DUI/OVWI Questions?

Top 7 Answers to DUI/OVWI Questions

Top Indiana DUI attorney Mark Nicholson answers 7 questions people accused of Operating a Vehicle While Intoxicated (OVWI) need to know.

1. What Happens If I Am Suspected of an OVWI Accident?

First, an OVWI is Operating a Vehicle While Intoxicated (aka DUI, Driving Under the Influence or DWI, Driving While Intoxicated). In Indiana, it is OVWI.

Second, if there was an accident, the police will want to know who was involved, and who appeared to be at fault. The police will talk to the people involved right away. They will see if there are other witnesses. The police will look to see if either driver has been drinking. The officer may even check the passengers to determine if they are under the influence of alcohol or some other illegal substance.
The police will look for bloodshot eyes, slurred speech, and an odor of alcohol. I will point out that alcohol technically does not have an odor. But it is common practice for the police to write in their reports that they smelled the odor of alcohol. They will look to see if you were unsteady on your feet, or your clothes were disheveled.

If someone is in a severe accident and suffering from a head injury, then they may have an unsteady walk or cannot walk, and officers should put that in their report.

2. Can Police Lie to You?

Can police officers lie to you? Absolutely! Yes, police officers can lie to you. And it’s legal for them to do so. You need to remember that you have the right to remain silent. You have the right not to incriminate yourself.

3. Do I Have To Talk To The Police?

You have the right to remain silent. You have no duty to tell the police anything except your identity and provide them with identifying paperwork such as driver’s license, vehicle registration, and proof of insurance.

If you choose not to answer the police’s questions, do so politely. Always be polite because, in most instances, the officer will not be happy and will be very nervous. You can let the officer know you will exercise your right to remain silent.

If you have any doubts about whether you were under the influence, then the minute the police approach, you should respectfully tell them you do not want to make any further statements without an attorney present. Do not be rude or belligerent because the officer will not like the fact you are exercising your Fifth Amendment Right to remain silent.

You may also ask if you are being detained or are you free to leave. If you are free to leave, then you may want to take that opportunity to leave the scene, preferably by walking away if you have been drinking. If you are not free to leave but are detained, then you should stop talking because the police are not there to help you but arrest you.

4. What is a Standard Field Sobriety Test?

At some point, the officer will ask you to exit your vehicle and perform Standard Field Sobriety Tests (SFST). Field Sobriety Tests are a quick and easy way for the police to investigate if a person is under the influence of alcohol. The tests can be subjective, and if you fail, even one of the Field Sobriety Tests, the police will use that failure as evidence you were intoxicated.

If you decline to take the Field Sobriety Tests, then there will be less evidence the police have against you. You have the right to refuse the Field Sobriety Tests. Also, you may also decline the test if you are over a certain age, have physical problems or other physical issues that may affect your ability to complete the tests successfully.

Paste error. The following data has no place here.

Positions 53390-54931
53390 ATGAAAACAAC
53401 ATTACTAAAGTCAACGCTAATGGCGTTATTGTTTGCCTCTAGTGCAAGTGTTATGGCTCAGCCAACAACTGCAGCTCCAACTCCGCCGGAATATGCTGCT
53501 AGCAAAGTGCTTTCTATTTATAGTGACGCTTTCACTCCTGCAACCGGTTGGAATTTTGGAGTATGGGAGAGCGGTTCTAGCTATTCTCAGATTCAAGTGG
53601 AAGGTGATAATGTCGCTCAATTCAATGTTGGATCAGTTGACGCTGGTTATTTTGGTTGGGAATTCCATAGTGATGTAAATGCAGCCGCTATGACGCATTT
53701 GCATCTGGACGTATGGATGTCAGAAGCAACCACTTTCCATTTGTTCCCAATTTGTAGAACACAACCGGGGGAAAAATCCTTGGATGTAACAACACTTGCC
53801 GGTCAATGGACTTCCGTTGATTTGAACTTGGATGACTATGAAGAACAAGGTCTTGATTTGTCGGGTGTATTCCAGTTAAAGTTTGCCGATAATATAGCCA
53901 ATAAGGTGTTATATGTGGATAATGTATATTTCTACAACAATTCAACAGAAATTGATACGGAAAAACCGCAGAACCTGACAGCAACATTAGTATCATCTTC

5. Do I Have To Blow Into The Portable Breath Test?

What is a PBT test? After asking you to do the Field Sobriety Tests, the police will ask you to blow into a Portable Breath Test Machine (PBT). If you blow into the Portable Breath Test Machine and there is alcohol in your system, the police now have additional evidence against you. You have the right to decline the Portable Breath Test.

6. What is the Implied Consent Law and the Chemical Test?

Finally, the police will read you Indiana’s Implied Consent Law and ask you to submit to a Chemical Test. The police put you in a Catch-22. You have the right to refuse the Chemical Test; but there are severe legal consequences.

First, your license is automatically suspended for at least one year. Second, refusing to take the chemical test can be used against you in court and at trial. Third, if you refuse, the police can get a warrant to have your blood drawn by a qualified person. It is harder for the prosecutor to prove a case without the field sobriety tests or breath tests. In addition, it’s harder for them to prove when they have and no blood test.

7. What Are The Penalties?

What are the penalties for a DUI/OVWI in Indiana? Prosecutors typically charge first-time drunk driving cases with no accident or injury, as a Class C or A misdemeanor. A Class A misdemeanor carries a penalty of up to one year in jail and a $5,000.00 fine. The level of offense will depend on the level of Blood Alcohol Content (BAC) and if you have had previous OVWI convictions. If you have previous OVWI convictions it will increase your potential penalties. Your penalty will be higher if someone was injured or killed or if you had a minor child in the vehicle. In certain situations, the charge can be a felony.

If you are arrested for drunk driving then find the best Indiana DUI attorney for you. Call top-ranked and case winning DUI attorney Mark Nicholson at 317-667-0718.